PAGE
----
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  #47  
Old Posted Mar 31, 2017, 4:48 PM
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maybe exurbs should start offering tax credits to lure business. the central CBD is an outdated model. fairly soon, stand alone offices might be too. my girlfriend works for a hospital and telecommutes 3 days a week. she talks with drug sponsors across the country in her pajamas. I think suburban nodes of density surrounding the central city make the most sense. its just TOD design on a more macro scale. on a side note, Oregon doesn't have a fire sprinkler code requirement for multifamily housing. isn't that stupid? and everything is made of.......wood!
The more a city becomes decentralized, the more a city becomes car oriented. We can build trains all over the place but if offices are built in the exurbs, those trains are useless.
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  #48  
Old Posted Mar 31, 2017, 4:55 PM
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^^^assuming the CBD remains the focus and center of employment. and that's exactly my point, we need to create new cities away from the CBD and give exurbs a more organized distinction. expand on central place theory (or revisit garden cities) and connect the outlying triangles but with less emphasis on CBD based employment. you'll still need the trains if lessening auto dependency is the goal, but the reason to ride the train is going to change.

right now they are just bedroom communities but in the meantime we need to move the jobs to the people not people to the jobs. and at some point, the location of the jobs or people wont be as relevant to one another too. you can just hop online and go to work from home. this will also stabilize the overall housing market. if everyone works in the CBD, emphasis on living close to the center is prioritized and housing prices go up. lessen that incentive and housing prices will go down or at least become more uniform across the city.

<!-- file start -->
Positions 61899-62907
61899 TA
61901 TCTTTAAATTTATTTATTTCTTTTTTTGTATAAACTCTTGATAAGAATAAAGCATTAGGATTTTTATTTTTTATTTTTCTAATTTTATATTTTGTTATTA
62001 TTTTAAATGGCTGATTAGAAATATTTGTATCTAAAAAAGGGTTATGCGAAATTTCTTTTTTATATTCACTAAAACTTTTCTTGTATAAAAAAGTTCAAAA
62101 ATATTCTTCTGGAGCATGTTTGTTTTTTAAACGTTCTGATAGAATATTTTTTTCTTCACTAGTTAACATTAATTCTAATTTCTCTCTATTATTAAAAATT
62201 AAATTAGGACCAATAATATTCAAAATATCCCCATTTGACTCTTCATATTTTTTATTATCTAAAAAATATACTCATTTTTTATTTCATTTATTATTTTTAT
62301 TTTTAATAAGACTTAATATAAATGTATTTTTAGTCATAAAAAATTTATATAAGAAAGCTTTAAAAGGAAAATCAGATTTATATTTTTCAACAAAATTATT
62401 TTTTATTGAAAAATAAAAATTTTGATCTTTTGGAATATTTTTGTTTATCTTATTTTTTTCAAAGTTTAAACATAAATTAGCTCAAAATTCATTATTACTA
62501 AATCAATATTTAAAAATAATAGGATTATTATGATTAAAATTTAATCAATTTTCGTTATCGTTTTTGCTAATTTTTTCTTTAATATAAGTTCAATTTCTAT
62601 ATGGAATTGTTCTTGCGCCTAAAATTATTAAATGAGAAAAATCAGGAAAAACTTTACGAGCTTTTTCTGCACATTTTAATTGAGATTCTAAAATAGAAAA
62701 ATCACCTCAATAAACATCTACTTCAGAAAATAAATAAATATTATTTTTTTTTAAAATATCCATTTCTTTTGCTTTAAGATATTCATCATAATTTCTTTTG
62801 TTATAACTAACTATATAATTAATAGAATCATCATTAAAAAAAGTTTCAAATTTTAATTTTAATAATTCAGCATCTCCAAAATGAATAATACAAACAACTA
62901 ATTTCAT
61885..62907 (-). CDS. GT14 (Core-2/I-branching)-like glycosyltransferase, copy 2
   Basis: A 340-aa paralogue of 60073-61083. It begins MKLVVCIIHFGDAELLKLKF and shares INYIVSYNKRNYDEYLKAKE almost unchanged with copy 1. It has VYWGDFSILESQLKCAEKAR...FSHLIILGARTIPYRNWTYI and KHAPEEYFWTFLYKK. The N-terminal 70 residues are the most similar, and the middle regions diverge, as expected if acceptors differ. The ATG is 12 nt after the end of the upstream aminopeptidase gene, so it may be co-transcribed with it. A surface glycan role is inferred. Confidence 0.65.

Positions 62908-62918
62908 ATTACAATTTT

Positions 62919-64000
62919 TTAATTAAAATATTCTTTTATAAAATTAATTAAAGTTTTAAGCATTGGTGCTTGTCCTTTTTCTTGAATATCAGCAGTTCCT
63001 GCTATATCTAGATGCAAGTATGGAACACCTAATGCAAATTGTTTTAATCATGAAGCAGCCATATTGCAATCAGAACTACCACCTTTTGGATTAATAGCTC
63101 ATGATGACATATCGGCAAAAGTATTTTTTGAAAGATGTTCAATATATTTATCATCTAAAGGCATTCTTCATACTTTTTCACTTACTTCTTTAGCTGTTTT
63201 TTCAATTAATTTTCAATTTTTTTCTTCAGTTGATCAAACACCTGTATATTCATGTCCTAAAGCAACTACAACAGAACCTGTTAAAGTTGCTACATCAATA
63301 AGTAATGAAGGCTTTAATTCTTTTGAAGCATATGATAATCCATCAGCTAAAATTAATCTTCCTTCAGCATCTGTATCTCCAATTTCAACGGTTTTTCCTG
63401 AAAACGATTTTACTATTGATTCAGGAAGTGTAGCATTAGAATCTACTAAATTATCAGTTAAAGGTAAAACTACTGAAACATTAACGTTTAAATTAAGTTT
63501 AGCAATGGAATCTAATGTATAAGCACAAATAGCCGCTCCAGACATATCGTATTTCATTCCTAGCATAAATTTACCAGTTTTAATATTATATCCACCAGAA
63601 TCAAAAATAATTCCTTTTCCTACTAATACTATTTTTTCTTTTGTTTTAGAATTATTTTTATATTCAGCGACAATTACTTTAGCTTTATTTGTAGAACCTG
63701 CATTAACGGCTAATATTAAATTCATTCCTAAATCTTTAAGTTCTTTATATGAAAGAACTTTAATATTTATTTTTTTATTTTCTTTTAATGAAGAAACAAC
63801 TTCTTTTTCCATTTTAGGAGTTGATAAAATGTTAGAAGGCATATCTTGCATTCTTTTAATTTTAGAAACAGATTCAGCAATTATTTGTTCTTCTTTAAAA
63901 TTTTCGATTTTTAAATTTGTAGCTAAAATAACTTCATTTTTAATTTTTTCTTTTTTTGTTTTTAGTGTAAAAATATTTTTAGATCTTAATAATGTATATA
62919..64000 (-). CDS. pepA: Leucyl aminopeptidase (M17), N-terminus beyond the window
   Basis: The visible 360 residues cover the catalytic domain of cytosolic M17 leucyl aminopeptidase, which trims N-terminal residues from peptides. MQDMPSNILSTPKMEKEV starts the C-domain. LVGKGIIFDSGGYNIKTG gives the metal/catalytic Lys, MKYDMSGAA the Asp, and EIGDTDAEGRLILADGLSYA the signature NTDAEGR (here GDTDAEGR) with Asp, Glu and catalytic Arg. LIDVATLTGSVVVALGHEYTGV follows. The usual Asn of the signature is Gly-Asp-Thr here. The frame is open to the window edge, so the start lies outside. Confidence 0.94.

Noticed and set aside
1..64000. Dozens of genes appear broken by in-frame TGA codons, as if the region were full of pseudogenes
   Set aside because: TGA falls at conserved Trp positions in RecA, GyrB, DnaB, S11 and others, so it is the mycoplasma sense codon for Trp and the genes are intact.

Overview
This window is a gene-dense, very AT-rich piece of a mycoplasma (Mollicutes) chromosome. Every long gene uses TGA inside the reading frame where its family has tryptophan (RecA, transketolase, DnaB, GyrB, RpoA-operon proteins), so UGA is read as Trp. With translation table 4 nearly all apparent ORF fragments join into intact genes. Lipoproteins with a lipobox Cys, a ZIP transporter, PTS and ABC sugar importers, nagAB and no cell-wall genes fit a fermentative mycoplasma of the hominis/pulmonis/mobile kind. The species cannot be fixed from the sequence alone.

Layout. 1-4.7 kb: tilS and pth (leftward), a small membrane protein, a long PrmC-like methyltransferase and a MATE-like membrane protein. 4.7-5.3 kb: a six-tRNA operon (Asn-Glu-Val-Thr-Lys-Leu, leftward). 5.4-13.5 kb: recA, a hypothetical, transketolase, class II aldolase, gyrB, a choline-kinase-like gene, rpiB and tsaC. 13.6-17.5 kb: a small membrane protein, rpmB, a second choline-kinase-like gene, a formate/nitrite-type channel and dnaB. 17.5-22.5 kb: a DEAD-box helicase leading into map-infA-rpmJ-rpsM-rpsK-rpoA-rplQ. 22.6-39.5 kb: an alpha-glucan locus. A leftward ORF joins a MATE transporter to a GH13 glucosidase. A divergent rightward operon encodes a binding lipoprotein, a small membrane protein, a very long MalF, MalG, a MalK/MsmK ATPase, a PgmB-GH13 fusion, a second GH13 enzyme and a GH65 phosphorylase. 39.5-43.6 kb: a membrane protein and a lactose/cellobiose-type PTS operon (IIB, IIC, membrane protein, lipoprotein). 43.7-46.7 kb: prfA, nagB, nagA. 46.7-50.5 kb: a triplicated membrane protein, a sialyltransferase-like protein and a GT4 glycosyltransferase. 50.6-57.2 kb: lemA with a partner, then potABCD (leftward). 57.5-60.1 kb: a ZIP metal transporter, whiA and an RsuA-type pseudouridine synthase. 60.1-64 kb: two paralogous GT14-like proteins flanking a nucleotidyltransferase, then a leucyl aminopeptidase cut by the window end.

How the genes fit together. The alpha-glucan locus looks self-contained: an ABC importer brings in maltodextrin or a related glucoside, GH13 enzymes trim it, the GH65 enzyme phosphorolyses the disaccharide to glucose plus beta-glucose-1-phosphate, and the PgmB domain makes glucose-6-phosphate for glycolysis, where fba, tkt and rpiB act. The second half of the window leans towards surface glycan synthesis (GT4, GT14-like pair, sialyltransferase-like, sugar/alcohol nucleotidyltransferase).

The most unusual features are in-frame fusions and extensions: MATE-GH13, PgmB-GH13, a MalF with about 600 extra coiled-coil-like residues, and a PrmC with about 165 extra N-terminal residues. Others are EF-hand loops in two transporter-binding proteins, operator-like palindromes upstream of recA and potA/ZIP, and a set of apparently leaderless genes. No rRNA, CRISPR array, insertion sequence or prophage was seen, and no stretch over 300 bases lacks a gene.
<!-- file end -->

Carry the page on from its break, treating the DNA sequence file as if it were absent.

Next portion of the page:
the only thing that will be relevant are the location of services or goods. low end services will be close and high end services will demand more distance to be travleed, but you wont be buying a new ikea sofa or dishwasher every week. but you will want a grocery store nearby. the model of urbanity will eventually change because working remote will replace offices for many industries. nobody thought, oh im going to do all of my shopping from a computer 20 years and look at amazon. that same thing will happen with information and some service jobs. tah dah, hello sweatpants!
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Last edited by pdxtex; Mar 31, 2017 at 7:52 PM.
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  #49  
Old Posted Apr 4, 2017, 8:27 AM
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Portland has huge amounts of land on which to build housing and offices right in the center of town. American developers just need encouragement to build on brownfield rather than greenfield sites.
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  #50  
Old Posted Apr 4, 2017, 8:33 AM
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Originally Posted by pdxtex View Post
maybe exurbs should start offering tax credits to lure business. the central CBD is an outdated model. fairly soon, stand alone offices might be too. my girlfriend works for a hospital and telecommutes 3 days a week. she talks with drug sponsors across the country in her pajamas. I think suburban nodes of density surrounding the central city make the most sense. its just TOD design on a more macro scale. on a side note, Oregon doesn't have a fire sprinkler code requirement for multifamily housing. isn't that stupid? and everything is made of.......wood!
The "virtual office" has been the next big thing for about 25 years now. The vast majority of people will continue to go to an office and interact with their colleagues.

Portland could develop a multi-nodal layout with the right development in Beaverton, East Portland, etc, but will need to build a lot of real heavy rail in order to not just exacerbate its already terrible traffic on 26 and Burnside Rd.

More practical will be to turn the landscape of single-story warehouses and surface lots in East Portland into multi-story apartment buildings with ground floor retail, and people can walk to work downtown.